NZ ewe shipment part of Mexican plan to add 250,000 sheep a year to its flock

Terry Sim, July 10, 2015

NEW Zealand’s latest shipment of about 45,000 young joined ewes to Mexico is part of a plan to lift the country’s flock to more than 2 million by 2018.

The Minister of Agriculture, Enrique Martínez y Martínez said the importation would repopulate and improve the genetic makeup of the country’s flocks.

In a statement from the Embassy of Mexico the after the arrival of the shipment, the minister said the pregnant ewes were of high genetic quality, and 250 thousand sheep will be added on an annual basis, so that by 2018 it is expected that the country’s flock will number more than 2 million.

The sheep arrived at the Mexican port of Mazatlán in the State of Mexico on June 26 and underwent health checks by 22 officials from the National Service for Health, Safety and Food Quality (Senasica), from the Ministry of Agriculture, Livestock, Rural Development, Fisheries and Food (SAGARPA).

The Minister of Agriculture, Enrique Martínez y Martínez and the Governor of the State of Mexico, Eruviel Avila, handed over 35 thousand sheep to local producers. The remainder were delivered to producers in the State of Hidalgo, the statement said.

State of Mexico has largest flock of 1.3 million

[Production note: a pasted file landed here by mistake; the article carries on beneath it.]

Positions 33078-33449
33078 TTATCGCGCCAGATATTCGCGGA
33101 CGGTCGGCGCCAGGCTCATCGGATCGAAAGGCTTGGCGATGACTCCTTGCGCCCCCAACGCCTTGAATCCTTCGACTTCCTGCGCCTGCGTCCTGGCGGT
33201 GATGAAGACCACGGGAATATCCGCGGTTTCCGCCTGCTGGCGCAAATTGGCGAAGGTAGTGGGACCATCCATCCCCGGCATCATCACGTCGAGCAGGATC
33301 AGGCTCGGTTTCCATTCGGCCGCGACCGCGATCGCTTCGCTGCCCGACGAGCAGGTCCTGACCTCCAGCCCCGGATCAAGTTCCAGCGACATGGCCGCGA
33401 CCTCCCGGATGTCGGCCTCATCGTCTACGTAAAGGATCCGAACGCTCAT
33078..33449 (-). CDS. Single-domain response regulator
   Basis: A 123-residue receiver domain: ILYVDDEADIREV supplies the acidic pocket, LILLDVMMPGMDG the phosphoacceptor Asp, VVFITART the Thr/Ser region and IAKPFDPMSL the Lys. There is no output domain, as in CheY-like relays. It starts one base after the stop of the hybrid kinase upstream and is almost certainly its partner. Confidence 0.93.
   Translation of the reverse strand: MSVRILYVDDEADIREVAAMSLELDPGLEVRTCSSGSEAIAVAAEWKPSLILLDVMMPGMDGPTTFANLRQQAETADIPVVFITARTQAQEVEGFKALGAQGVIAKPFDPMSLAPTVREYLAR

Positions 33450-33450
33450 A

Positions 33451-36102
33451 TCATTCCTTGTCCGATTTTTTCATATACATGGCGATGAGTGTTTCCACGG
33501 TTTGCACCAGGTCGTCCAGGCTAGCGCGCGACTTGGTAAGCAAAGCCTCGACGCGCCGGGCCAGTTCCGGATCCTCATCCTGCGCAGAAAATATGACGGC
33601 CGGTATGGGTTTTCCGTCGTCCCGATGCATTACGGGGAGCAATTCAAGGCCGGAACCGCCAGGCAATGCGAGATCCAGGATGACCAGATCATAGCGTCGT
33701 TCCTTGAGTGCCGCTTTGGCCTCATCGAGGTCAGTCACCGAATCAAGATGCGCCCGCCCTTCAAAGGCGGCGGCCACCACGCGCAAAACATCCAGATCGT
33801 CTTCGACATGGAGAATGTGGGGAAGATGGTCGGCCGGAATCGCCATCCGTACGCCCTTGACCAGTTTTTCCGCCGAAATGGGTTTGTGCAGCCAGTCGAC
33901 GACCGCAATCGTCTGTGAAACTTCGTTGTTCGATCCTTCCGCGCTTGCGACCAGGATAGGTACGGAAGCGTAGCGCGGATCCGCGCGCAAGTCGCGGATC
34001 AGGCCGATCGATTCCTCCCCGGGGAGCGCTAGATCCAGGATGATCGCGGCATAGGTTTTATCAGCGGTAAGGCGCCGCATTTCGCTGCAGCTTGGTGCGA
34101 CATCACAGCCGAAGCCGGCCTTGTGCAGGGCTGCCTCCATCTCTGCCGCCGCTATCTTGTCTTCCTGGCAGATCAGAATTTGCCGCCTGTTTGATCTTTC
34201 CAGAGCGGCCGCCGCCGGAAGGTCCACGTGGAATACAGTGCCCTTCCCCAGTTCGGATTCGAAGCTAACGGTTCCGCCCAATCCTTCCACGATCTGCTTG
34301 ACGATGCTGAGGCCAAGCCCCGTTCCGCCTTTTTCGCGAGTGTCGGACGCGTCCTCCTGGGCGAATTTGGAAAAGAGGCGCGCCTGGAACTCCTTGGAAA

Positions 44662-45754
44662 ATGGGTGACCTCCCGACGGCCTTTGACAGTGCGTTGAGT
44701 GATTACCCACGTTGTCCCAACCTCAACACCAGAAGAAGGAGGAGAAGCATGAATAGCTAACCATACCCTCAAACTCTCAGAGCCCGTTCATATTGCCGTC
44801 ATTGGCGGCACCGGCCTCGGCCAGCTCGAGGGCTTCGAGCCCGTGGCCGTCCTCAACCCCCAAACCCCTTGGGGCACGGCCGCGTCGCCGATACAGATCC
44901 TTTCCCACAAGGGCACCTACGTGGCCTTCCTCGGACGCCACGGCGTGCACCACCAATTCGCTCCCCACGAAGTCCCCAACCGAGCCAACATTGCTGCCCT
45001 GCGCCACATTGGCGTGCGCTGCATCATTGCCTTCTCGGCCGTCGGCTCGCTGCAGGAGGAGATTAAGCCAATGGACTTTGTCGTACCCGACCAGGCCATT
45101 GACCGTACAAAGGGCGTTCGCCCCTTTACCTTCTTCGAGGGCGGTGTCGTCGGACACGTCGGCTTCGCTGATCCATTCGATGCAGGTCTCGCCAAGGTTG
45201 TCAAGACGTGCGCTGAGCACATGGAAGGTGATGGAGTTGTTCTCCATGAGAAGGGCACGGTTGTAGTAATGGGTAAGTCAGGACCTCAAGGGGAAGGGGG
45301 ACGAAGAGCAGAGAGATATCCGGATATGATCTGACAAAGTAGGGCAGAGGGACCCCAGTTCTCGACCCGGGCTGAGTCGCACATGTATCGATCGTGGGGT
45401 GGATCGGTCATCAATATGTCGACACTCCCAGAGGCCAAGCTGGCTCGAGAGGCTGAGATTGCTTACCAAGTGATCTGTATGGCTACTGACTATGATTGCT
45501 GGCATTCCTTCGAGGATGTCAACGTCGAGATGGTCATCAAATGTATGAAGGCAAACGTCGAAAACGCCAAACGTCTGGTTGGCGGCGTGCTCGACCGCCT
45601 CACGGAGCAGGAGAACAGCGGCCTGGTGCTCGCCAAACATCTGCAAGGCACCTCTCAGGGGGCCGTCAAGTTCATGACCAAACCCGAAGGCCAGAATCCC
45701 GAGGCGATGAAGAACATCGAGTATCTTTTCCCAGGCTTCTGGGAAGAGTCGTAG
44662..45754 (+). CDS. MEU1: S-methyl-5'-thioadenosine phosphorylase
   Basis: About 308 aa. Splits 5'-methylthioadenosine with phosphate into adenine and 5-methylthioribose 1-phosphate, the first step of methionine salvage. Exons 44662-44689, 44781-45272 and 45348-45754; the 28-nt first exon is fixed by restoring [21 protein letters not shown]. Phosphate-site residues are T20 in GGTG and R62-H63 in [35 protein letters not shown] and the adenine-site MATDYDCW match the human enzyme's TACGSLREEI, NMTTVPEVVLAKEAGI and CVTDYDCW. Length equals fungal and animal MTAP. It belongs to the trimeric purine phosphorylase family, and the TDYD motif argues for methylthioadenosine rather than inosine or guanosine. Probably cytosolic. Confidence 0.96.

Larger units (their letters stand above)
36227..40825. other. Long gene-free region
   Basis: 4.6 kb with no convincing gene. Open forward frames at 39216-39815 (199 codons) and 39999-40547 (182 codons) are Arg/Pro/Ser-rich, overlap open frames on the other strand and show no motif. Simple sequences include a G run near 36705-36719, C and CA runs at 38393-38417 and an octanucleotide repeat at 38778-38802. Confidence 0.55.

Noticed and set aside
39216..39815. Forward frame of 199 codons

Minister Martínez y Martínez said that with the arrival of the latest shipment, the State of Mexico is confirmed as the country’s principal producer with 1.3 million sheep.

The embassy said the investment of 177.8 million pesos (about NZ$17 million) for this project was met by SAGARPA, the Government of the State of Mexico and the producers, who obtained credit at a rate of 7 percent from the National Finances for Livestock, Rural, Forestry and Fisheries Development.

With this massive importation of sheep, livestock trade relations between Mexico and New Zealand were further strengthened, as was demonstrated by the widespread recognition on the part of Mexican producers of the high genetic quality that New Zealand producers are achieving and which will now enrich Mexican sheep breeding, the embassy said.

South Canterbury-based agency Peter Walsh and Associates sourced the joined ewe lambs, which were shipped on the livestock carrier Nada from PrimePort Timaru with about 3300 cattle. It is believed NZ producers were paid NZ$120-$130 for the 8-10 month-old ewe lambs.

The export of the breeding sheep to Mexico was opposed by animal rights groups. After losses during the shipment of sheep to Saudia Arabia, the live export of sheep from NZ for slaughter was suspended in 2003. In 2007 the government introduced a Customs Export Prohibition Order (CEPO) on all livestock for slaughter.

Source: Embassy of Mexico.



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  1. Clara Martinez, June 13, 2016

    Will love to have more information about exporting to mexico and prices..

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